Chromolithography

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chromolithography

[¦krō·mō·li′thäg·rə·fē]
(graphic arts)
Lithographic printing with several colors, requiring a stone for each color.

Chromolithography

 

a method of lithographic reproduction of multicolored images, in which a separate printing image is prepared by hand on a stone or zinc plate for each color; an outline is applied initially on the surface of each stone. Chromolithography has been replaced almost entirely by the photomechanical methods used in planographic printing to produce plates.

References in periodicals archive ?
b) New genres of chromolithographs from the art presses of Kansaripara and Chorebagan
While Benjamin argues that what was lost in the age of mechanical reproduction was the 'aura' or authenticity of the work of art, it is possible to imagine ways in which this new genre of chromolithographs would produce and circulate a new type of 'aura' around the glossy tactility of the colour print.
The tactile and illusionist potential of Ravi Varma's paintings now began to be transported into the glossy and garish prints of the cheap oleographs and chromolithographs.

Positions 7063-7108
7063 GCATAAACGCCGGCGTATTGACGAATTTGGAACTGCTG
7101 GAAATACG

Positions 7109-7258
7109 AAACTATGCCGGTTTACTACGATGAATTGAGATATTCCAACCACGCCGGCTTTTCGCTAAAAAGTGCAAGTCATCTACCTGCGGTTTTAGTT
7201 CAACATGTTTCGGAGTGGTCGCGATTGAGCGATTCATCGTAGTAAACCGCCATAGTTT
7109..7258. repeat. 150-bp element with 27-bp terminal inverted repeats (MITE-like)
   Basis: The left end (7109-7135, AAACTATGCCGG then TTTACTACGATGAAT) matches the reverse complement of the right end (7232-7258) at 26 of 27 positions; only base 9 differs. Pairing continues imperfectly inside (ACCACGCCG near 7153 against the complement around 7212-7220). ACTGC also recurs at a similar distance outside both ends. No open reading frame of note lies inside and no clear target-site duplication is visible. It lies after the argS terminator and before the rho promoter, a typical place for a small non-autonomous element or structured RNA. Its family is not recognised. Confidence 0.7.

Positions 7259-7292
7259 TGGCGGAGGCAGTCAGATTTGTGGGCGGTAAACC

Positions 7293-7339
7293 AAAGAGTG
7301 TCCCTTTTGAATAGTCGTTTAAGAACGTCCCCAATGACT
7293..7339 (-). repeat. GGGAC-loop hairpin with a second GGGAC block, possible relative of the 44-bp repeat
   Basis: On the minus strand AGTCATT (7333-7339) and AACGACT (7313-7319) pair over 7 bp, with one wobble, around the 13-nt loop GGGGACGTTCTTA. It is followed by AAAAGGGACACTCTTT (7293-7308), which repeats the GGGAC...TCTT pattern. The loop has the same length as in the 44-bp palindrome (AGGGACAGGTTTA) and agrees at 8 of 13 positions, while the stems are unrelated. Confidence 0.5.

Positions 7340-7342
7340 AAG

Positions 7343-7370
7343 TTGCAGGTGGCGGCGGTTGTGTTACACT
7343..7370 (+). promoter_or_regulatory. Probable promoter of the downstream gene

Christian baptism fits right in with Vodou baptisms of people, objects, and places, and the millions of saints' chromolithographs handed out by priests and now hawked at every pilgrimage only reinforce the saint-spirit relationship.
In the revised edition of Paxton's Flower Garden by Baines published from 1882-1884 the plates were printed as chromolithographs and of less quality.
The Floral Cabinet and Magazine of exotic botany, volume 1-3 1837-1840 London, with 138 chromolithographs, directed by G.
His name calls to mind cheap chromolithographs of The Stag at Bay, that cliche of the seaside lodging house, whilst his penchant for gory sporting scenes, slavering dogs and heaps of dead game puts off the squeamish (and the animal rights supporter).
The objects which he was involved in bringing to the public collections in Victoria which could and have been dismissed as a heterogenous mishmash--plaster casts of Greek and Roman deities, relief sculptures, medals and coins, calotypes and chromolithographs of early Italian, Spanish and German masters, majolica ware, portrait busts of famous men, oil paintings by contemporary minor European masters--only make sense as a collecting policy if understood in the light of the contemporary cultural context.
On suspended shelves stood the books which she desired to have near her, and round about the walls hung prints, photographs, chromolithographs, selected in an honest spirit of admiration, which on the whole did no discredit to Nancy's sensibilities.
Many flags employ chromolithographs sandwiched between the stretched fabric and the outer sequin layers.
This Rada loa is associated with the Catholic Virgin Mary and most of the flags sewn in her honor employ a chromolithograph of the Mater Dolorosa, the sorrowful Madonna whose image is common throughout the Latin American world.